Maybe it’s a little disturbing that I painstakingly saved all my extra money for nine months because I missed the wonderful experience of blogging while watching crappy reality TV on Bravo. But what’s really disturbing is that I’m sitting here, blogging, watching The Real Housewives of New York City and it is absolutely amazing! The new lap top is so worth the nine months of saving!
However, I am not really here today to write about the benefits of Macs versus PCs, or even about the delayed gratification of saving up the money for a big purchase.
No, I want to talk about custard.
Because I’ve decided that custard is going to be the project for April. I had originally intended that my monthly baking projects were going to involve breads and cakes and that sort of thing, and I had lofty visions of making croissants and macarons and brioche. But given that April is an extremely busy month and I won’t have many weekends to work my baking magic, this was not the month for projects that require multiple days of preparation.
Custard was the suggestion of my good friend and fellow baking enthusiast Alice. And as soon as she suggested it I knew it would be absolutely perfect. Custard is a dessert classic and mastering it is a must for the aspiring cook, as they are used in floating islands, fruit tarts, and, of course, ice cream. As Alice put it, at most custard requires “careful pot watching,” which I can definitely do.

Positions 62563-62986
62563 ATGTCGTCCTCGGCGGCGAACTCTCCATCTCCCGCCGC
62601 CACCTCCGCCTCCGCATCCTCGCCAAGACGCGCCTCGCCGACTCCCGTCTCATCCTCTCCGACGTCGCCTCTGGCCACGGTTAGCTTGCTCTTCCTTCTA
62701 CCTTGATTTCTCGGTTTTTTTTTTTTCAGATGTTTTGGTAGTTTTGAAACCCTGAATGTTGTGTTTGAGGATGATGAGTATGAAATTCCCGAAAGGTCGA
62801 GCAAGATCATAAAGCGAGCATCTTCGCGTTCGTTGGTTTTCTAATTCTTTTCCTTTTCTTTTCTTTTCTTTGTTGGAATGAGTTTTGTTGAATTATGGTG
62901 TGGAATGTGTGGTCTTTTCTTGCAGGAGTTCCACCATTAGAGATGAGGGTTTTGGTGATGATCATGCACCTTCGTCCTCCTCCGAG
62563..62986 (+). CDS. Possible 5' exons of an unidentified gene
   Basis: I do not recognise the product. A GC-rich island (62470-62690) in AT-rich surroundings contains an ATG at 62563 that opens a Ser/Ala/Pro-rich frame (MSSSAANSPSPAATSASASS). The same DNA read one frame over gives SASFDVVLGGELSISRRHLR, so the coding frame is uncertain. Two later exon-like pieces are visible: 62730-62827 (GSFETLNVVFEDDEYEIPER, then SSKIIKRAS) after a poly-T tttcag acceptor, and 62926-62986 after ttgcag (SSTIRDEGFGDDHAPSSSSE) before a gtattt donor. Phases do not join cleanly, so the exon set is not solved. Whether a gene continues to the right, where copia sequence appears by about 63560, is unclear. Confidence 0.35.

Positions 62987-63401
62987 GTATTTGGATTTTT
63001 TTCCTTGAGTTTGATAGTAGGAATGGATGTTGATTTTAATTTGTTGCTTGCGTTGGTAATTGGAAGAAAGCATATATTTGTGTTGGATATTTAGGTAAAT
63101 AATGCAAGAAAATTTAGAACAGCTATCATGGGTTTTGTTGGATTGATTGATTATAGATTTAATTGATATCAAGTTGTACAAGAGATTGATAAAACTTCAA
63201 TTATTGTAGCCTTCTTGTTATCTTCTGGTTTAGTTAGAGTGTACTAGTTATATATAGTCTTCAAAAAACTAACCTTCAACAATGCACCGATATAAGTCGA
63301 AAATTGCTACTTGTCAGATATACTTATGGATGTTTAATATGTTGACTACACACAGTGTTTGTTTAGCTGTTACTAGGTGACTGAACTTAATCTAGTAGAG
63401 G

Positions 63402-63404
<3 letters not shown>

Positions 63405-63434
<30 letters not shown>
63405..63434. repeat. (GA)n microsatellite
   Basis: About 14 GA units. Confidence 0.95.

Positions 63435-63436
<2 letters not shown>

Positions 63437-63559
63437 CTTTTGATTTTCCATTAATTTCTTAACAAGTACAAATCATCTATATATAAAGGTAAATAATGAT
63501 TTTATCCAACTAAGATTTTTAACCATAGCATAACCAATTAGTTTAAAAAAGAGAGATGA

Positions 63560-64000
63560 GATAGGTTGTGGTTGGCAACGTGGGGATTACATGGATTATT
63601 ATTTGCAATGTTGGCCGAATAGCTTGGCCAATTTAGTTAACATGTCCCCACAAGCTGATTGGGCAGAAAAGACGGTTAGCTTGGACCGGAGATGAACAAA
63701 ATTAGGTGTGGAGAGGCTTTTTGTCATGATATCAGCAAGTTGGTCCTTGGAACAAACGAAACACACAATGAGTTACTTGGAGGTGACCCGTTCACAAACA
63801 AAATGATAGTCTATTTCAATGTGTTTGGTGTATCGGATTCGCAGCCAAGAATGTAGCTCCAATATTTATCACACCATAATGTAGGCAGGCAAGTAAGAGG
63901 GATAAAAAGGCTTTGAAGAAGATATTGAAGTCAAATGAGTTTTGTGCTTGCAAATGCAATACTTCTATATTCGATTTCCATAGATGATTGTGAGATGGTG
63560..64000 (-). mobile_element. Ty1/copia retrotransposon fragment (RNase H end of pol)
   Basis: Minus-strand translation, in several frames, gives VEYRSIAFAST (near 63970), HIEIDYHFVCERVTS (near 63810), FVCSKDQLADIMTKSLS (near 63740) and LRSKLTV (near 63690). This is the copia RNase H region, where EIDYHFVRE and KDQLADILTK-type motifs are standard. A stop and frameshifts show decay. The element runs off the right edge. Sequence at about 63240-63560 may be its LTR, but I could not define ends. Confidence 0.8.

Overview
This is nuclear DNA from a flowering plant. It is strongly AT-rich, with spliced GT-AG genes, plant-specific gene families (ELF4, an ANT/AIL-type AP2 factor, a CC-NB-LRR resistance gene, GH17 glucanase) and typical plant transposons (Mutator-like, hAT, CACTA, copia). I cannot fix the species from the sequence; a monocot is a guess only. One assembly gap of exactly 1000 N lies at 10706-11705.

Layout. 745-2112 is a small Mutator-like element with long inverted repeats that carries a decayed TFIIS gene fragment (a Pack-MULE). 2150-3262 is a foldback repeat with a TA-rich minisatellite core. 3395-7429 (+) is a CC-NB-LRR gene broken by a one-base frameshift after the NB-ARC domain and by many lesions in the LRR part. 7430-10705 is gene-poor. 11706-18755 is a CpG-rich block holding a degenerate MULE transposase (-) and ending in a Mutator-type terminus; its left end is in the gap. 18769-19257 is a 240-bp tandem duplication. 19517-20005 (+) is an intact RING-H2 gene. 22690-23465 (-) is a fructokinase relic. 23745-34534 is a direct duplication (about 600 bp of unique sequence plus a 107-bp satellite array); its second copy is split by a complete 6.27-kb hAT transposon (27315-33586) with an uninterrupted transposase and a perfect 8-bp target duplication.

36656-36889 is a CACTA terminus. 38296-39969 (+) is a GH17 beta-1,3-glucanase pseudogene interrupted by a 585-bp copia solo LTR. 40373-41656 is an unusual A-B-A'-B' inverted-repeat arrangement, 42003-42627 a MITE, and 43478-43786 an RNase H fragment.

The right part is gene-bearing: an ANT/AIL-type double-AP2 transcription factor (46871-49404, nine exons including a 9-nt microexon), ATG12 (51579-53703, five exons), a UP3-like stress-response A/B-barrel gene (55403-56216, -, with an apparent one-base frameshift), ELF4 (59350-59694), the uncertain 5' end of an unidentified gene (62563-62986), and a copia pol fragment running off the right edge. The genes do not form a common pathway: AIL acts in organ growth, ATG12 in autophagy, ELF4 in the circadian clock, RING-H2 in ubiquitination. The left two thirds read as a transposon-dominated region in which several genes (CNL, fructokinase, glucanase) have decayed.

I had fully intended to have a recipe all ready to go for you today but my first attempt at custard didn’t work out. I wanted to make a classic, simple custard, with a fruit flavoring. So I decided to use this Epicurious recipe for orange custard that had originally been intended to be used as a tart filling. Throwing caution to the wind, I made it on its own, baking it in small custard cups in a water bath.
I thought it was a little weird that the filling was so simple – just mix together all the ingredients and bake. I should have followed my intuition because my custard curdled, and the final result was, well, less than edible.
In fact, this isn’t the first time I’ve had a difficult time with custard. There was that unfortunate incident with the unmolding of that flan . . .
So instead of giving you my own recipe, I direct you to the excellent Cannelle et Vanille, whose rhubarb flan and pistachio crumble tart and chocolate raspberry pots de creme both look like excellent ways to curb a custard craving.
As for me, I’m confident that my next custard attempt will be much better than my first. And I’m planning on following the recipe this time.